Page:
Some Christians may object to Ward’s argument because he doesn’t rely on the Bible or special revelation. But he represents a long-running tradition of theistic Platonism that sees ethics as rooted in universal, eternal truths that subsist in the divine mind. Revelation may clarify certain moral truths, but as such they are accessible to reason. More important, however, is the point that moral obligations aren’t based on arbitrary divine commands, but flow from the eternal divine nature itself and God’s desire for human flourishing. This strikes me as an important counterbalance to some popular conservative accounts of Christian ethics.

Buyer’s remorse, reader’s guilt

When I was young–particularly when I was in college and grad school–I had a lot of time to read. Hours upon hours if I wanted to. What I didn’t have was a lot of money to buy books. And these were the pre-Amazon days when it wasn’t easy to come by any book they didn’t carry at the bookstore in the local mall. Just going to Barnes & Noble in those days was like a religious pilgrimage.

Now things are different. I have a lot more money than I did as a student, but time is now a much scarcer commodity. With two small kids at home, my discretionary time is probably at an all-time minimum. If I’m lucky I might have an hour to myself after everyone else in my house has gone to bed.

And yet, like a once-starving man who can’t help but gorge himself when presented with a limitless supply of food, I can’t stop acquiring books. I get them from Amazon (often used from third-party sellers), from yard sales, from boxes people leave on the sidewalk, from library book sales–you name it. I have a very hard time passing up a book that I think I might conceivably, some day want to read–especially if it’s cheap, or free.

And the results look like this:

On my dining room table, staring at me reproachfully.

On my dining room table, staring at me reproachfully.

Yep, that’s a pile of books–most of them good I’m sure–that I acquired months, or in some cases years, ago but just haven’t gotten around to reading. (Well, that and a stegosaurus.) And these are just non-fiction; they don’t even include the novels. Not to mention e-books–I have a bunch of Kindle books languishing in electronic purgatory too.

I’m now at the point where I can acquire books much more quickly and effortlessly than I can read them. Which isn’t to say I don’t still read–I’m reading Ursula Le Guin’s The Left Hand of Darkness right now, and I recently finished a hefty biography of F.D.R.  Despite my (imagined?) lack of free time, I still managed to read a couple dozen books last year, at least if my Goodreads account is to be trusted.

But I’m not sure how I can keep justifying the never-ending acquisition of more and more books. When exactly do I think I’m going to read them? Once my kids go to college? Am I still going to be interested in reading Sexism and God-Talk or The Divine Relativity  fifteen years from now? Maybe. But there’s going to come some point when the number of books I own outstrips the number I can reasonably expect to read during my remaining decades on earth.

I also worry that I get distracted by books that catch some fleeting interest while neglecting “classic” works. After all, few of the books in the pile above probably rank as stone-cold classics. My choice of reading has usually been a result of serendipity as much as anything else, but that was back when I could afford to be promiscuous with my time. But now I wonder when I’m going to get around to reading War and Peace? Or this? Or this?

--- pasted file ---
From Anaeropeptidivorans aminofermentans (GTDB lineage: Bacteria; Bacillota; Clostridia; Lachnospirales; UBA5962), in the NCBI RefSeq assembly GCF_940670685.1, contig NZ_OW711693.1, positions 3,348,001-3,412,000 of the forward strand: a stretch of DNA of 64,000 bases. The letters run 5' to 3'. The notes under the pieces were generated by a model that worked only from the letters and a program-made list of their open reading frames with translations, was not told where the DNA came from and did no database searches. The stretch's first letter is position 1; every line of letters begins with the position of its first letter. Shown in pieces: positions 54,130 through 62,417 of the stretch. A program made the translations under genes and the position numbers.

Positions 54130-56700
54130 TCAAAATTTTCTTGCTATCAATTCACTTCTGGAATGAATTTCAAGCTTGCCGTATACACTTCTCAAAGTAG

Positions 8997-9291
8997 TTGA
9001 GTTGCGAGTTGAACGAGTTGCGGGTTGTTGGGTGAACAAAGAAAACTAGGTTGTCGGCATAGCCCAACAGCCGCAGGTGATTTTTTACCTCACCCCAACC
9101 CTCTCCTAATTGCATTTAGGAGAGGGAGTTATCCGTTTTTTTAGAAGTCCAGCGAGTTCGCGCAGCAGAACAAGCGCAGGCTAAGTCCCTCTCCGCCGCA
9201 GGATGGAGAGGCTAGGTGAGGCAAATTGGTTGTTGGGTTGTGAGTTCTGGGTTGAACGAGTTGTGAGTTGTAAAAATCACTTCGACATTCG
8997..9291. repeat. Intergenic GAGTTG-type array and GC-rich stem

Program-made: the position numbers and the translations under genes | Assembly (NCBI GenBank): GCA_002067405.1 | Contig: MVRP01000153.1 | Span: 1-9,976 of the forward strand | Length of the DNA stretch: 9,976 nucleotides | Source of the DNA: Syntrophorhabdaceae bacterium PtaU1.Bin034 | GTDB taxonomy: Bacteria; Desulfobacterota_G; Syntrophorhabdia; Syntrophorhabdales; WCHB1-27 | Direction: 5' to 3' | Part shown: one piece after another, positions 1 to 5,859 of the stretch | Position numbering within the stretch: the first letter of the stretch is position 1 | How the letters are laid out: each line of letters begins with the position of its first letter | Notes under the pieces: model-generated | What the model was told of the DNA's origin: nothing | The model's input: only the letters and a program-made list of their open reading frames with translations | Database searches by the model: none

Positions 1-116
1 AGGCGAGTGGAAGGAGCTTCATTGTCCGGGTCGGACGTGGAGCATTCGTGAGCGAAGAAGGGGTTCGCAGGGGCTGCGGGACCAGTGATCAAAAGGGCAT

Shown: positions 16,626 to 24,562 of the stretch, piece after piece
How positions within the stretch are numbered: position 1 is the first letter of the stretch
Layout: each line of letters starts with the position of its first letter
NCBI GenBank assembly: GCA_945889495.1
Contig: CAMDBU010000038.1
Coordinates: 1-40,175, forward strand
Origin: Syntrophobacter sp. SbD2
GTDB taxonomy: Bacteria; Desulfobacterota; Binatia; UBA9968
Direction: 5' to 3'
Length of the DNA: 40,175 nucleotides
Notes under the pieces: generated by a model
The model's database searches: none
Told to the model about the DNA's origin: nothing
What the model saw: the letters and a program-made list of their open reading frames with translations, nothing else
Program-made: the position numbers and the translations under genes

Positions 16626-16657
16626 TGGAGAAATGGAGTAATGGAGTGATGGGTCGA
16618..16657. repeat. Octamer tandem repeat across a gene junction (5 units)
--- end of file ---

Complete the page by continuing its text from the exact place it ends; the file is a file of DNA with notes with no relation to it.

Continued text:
I’m not sure there’s a good solution to this (admittedly, “first-world”) problem. Probably I just need to be more disciplined and intentional in what I choose to read (or buy). Now, if you’ll excuse me, there’s a title I saw on Amazon earlier that I wanted to check out a little more closely. . .

The liberality of John Calvin

The Lord commands us to do “good unto all men,” universally, a great part of whom, estimated according to their own merits, are very undeserving; but here the Scripture assists us with an excellent rule, when it inculcates, that we must not regard the intrinsic merit of men, but must consider the image of God in them, to which we owe all possible honour and love; but that this image is most carefully to be observed in them “who are of the household of faith,” inasmuch as it is renewed and restored by the spirit of Christ. Whoever, therefore, is presented to you that needs your kind offices, you have no reason to refuse him your assistance. Say he is a stranger; yet the Lord has impressed on him a character which ought to be familiar to you; for which reason he forbids you to despise your own flesh. Say that he is contemptible and worthless; but the Lord shows him to be one whom he has deigned to grace with his own image. Say that you are obliged to him for no services; but God has made him, as it were, his substitute, to whom you acknowledge yourself to be under obligations for numerous and important benefits. Say that he is unworthy of your making the smallest exertion on his account; but the image of God, by which he is recommended to you, deserves your surrender of yourself and all that you possess. If he not only deserved no favour, but, on the contrary, has provoked you with injuries and insults,–even this is no just reason why you should cease to embrace him with your affection, and to perform to him the offices of love. He has deserved, you will say, very different treatment from me. But what has the Lord deserved? who, when he commands you to forgive all men their offences against you, certainly intends that they should be charged to himself.